Many advances in basic science in hematology await translation into clinical research. For example, the newly emerging areas of stem cell biology, cell based therapies, gene therapy, systems biology, cord blood transplantation, cellular immunology, and recombinant cytokines have potential for the management of hematologic diseases. Highly trained clinical researchers are needed to capitalize on these discoveries in the basic sciences and to translate them into clinical settings. The Washington University Hematology Career Development Program (Hematology CDP) is designed to address the need for physician-scientists to conduct clinical research and care for patients with non-malignant hematologic disorders.
The Hematology CDP is supported by 5-year K12 grant from the National Heart Lung and Blood Institute (NHLBI) of the NIH. The program will accept one or two new Heme Scholars per year for two or three years of training. The purpose of this program is to equip new investigators with the knowledge and skills to address complex problems in blood diseases. Through this program, the NHLBI will support the early career development of clinical researchers who are expected to become independent investigators and assume academic leadership roles in non-malignant clinical hematology. The program will provide comprehensive, multidisciplinary training in research designs and methodologies, approaches to the clinical management of patients with non-malignant hematologic diseases, and research opportunities in these diseases.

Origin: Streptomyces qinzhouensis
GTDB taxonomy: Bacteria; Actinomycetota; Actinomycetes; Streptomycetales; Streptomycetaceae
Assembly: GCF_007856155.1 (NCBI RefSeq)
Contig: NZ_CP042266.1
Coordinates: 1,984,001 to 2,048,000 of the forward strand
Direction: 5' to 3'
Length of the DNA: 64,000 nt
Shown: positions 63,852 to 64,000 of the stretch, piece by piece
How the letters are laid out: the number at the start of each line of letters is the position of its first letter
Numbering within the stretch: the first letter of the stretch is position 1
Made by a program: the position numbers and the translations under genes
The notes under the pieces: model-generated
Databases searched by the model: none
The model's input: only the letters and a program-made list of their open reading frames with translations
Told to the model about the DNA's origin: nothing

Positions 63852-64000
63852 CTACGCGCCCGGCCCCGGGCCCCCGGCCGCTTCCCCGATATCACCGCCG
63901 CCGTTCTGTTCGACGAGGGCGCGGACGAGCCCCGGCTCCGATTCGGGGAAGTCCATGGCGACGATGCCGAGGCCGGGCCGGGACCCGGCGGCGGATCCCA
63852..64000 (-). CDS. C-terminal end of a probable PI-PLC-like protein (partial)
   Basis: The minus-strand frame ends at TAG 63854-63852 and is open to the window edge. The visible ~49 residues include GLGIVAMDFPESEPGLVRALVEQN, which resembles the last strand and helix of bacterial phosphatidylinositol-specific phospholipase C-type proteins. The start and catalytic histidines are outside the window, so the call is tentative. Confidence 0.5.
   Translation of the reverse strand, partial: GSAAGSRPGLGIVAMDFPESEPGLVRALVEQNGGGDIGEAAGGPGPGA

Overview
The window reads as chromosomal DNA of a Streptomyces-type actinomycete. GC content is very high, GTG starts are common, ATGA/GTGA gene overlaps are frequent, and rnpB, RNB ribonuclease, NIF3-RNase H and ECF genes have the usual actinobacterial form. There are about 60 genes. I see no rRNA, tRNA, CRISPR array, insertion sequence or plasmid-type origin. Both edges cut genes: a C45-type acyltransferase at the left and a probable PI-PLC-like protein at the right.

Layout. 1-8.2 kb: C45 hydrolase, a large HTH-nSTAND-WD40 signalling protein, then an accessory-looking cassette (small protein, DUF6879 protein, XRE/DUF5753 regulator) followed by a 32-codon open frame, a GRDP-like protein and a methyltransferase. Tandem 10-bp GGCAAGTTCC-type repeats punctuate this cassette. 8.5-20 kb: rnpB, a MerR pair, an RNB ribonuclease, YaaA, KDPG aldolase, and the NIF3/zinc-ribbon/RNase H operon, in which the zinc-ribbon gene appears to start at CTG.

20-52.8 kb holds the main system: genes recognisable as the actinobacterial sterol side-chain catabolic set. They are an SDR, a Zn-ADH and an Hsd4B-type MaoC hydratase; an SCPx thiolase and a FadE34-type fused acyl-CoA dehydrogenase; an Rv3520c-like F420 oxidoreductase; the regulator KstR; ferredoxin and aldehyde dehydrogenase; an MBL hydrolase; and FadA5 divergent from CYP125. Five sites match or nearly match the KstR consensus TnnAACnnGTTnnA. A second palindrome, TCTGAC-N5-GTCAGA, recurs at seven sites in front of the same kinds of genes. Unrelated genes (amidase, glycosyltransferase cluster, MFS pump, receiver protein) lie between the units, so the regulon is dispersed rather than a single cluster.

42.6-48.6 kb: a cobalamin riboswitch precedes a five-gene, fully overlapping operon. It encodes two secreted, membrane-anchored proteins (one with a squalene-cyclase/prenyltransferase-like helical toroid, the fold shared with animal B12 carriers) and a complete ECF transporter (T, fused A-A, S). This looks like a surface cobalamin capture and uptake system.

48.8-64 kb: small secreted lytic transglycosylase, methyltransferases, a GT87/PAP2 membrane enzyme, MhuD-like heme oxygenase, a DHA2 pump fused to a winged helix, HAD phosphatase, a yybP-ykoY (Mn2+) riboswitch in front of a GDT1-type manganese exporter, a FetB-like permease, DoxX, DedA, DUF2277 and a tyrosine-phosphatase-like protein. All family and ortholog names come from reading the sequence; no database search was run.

What is Non-Malignant Hematology?
Non-malignant clinical hematology is defined as a discipline devoted to the clinical evaluation and management of individuals with:
aplastic and hemolytic anemias
disorders of hemostasis and thrombophilia
myeloproliferative disorders (MPD), and myelodysplastic syndromes (MDS).
Although myeloproliferative disorders (MPD) and myelodysplastic syndromes (MDS) are premalignant, and could be considered "malignant," they are disorders for which a hematologist would be consulted.
Pediatric transfusion medicine is an important area of investigation, for example in children with hemoglobinopathies, and newborns with thrombocytopenia or Rh disease.
Leukemias are excluded from this program.
What is Clinical Research?
Clinical research is broadly defined to include epidemiologic and natural history studies, translational research, patient-oriented research, clinical trials, and health services and outcomes research. Patient-oriented research includes (1) mechanisms of human disease, (2) therapeutic interventions, (3) clinical trials, and (4) the development of new technologies. This definition of patient-oriented research is essentially the same as that applied for K23 grants. Conventionally, NHLBI has suggested the "handshake test" in which researchers should need to shake hands with a patient at some point during the course of their project. However, this test is not the sole means of determining eligible projects. Acceptable projects might or might not include hands-on patient care, such as:
Studies of mechanisms of disease ("bedside-to-bench" research)
Pre-clinical studies of disease treatment strategies
Outcomes research and epidemiology